Google Panda - An overview of changes
When it was first launched back in February 2011, Google Panda caused quite the stir in the marketing world.
However, it quickly became clear that it was merely the search engine's latest clampdown on quality, as it sought to lower the ranking of poor quality or 'thin' sites and reward those with content laced with expertise, trustworthiness and authority.
Originally the update affected around 12 per cent of searches and as seen with other Google algorithms like Penguin, Google has continued to refresh and refine it in an effort to make it even more effective.
Google Panda 4.0
This brings us to Google Panda 4.0, which was released towards the end of May. A huge update, it affected around 7.5 per cent of English queries. This can see sites as a whole or a single aspect fall victim to the algorithm, but being penalised is indicative of poor quality.
As with any big change rolled out by Google, rankings fluctuate as the new criteria was applied. One of the biggest losers was eBay, which lost around 80 per cent of its best search results in the aftermath despite being Google's second best customer for paid shopping.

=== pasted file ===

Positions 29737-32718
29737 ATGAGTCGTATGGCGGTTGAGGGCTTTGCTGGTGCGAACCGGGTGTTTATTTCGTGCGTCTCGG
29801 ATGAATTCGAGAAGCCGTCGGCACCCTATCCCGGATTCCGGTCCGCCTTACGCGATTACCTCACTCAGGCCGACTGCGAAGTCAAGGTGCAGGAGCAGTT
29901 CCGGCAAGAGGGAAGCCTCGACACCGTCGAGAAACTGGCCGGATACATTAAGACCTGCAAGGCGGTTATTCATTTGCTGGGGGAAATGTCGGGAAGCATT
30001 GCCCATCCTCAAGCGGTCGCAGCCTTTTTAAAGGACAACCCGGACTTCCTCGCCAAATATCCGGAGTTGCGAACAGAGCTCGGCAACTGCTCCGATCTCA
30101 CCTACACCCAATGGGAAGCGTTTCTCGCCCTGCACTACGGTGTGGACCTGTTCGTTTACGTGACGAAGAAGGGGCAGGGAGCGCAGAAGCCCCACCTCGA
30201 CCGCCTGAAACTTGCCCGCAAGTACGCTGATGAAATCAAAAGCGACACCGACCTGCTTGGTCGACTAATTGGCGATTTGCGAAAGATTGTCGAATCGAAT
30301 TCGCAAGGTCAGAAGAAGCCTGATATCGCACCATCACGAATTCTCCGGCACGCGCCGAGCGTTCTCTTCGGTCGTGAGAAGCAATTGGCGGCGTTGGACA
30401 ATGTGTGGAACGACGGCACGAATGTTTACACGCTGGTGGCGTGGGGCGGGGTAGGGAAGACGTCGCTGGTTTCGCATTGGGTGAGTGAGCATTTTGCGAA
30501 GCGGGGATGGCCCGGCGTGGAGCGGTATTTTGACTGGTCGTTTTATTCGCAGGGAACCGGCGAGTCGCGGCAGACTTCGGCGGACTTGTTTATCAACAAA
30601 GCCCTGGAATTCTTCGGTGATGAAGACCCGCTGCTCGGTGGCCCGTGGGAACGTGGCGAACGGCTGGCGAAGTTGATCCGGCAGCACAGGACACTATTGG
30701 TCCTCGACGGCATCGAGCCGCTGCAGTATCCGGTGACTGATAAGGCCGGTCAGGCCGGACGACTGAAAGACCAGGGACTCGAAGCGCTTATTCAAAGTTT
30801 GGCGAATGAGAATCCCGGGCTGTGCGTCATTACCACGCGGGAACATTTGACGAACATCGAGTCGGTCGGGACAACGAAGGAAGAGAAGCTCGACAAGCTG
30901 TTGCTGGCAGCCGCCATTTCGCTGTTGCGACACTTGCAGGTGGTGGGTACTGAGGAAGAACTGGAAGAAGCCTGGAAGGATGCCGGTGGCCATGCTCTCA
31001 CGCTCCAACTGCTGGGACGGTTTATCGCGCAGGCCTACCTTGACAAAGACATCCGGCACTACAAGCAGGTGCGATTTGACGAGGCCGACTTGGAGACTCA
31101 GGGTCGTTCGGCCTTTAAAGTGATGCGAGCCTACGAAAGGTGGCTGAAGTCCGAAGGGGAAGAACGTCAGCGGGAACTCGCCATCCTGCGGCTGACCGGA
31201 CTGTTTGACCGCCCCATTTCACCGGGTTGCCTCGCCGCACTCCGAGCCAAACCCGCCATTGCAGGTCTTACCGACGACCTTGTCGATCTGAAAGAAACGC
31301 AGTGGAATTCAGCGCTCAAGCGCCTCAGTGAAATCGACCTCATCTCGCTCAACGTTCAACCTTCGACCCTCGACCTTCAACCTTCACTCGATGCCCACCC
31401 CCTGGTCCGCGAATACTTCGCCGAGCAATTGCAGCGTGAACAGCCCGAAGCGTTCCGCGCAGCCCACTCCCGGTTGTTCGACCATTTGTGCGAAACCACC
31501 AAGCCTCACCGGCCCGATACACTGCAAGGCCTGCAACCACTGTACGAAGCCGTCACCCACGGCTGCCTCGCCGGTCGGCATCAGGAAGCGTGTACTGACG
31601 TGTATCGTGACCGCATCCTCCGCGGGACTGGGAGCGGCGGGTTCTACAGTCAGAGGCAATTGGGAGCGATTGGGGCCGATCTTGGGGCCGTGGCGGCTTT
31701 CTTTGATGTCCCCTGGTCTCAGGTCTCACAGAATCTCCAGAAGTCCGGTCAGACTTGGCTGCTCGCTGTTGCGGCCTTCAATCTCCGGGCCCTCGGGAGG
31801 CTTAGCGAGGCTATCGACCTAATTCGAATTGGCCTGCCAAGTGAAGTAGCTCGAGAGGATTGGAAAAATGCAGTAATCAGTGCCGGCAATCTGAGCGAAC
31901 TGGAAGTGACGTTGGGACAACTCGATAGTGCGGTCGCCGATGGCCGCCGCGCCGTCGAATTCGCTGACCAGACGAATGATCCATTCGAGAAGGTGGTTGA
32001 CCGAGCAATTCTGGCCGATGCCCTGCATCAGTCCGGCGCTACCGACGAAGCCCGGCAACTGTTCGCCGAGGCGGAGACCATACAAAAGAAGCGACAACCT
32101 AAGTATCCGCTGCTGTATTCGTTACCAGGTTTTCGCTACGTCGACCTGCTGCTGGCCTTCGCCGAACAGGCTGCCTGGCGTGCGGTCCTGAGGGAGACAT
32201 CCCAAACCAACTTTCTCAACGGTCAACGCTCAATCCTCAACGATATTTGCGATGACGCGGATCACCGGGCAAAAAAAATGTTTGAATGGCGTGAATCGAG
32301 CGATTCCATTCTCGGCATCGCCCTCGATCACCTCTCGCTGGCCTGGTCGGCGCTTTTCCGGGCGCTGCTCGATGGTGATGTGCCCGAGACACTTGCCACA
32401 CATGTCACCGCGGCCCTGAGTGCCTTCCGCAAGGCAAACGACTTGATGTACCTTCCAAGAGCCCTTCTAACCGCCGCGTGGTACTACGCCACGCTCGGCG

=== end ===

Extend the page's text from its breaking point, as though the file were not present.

The cause of this dramatic change was thought to be the number of low-quality category pages eBay carries. This is a common issue in e-commerce companies and underlines just how important it is for marketing materials to be of a high quality, regardless of who the target audience is.
Just a few low quality or duplicated pages can bring about a reduction in traffic to the site, no matter how good the rest of the portal is. In order to avoid such a fate, Google recommends removing the offending pages, blocking them from being indexed or simply rewriting them.
Quality has never been more important
Matt Cutts, head of the webspam team at Google, said the overriding goal of marketers and site owners should be to make sure all content produced is of a high quality.
"[Create] the sort of content that people really enjoy, that's compelling, the sort of thing that they'll love to read that you might see in a magazine or in a book, and that people would refer back to, or send friends to, those sorts of things," he stated.
So, what does this mean for duplicate content? The key to avoiding the Panda pitfall is to add value to every page that currently has duplicate content in an effort to make it unique, or combine all of the pages to make one high-value proposition.
What Panda 4.0 highlights is the importance of having a consistent content strategy that is relevant to the brand. This means social media, PR, email campaigns and PPC need to be aligned and a range of different forms of content (blogs, thought leadership, infographics etc.) should be created to interact with your target audience.
The bottom line is brands should always be looking to entertain and/or educate. Of course, if you have been following the golden rule of producing high-quality content all along, you should have nothing to worry about.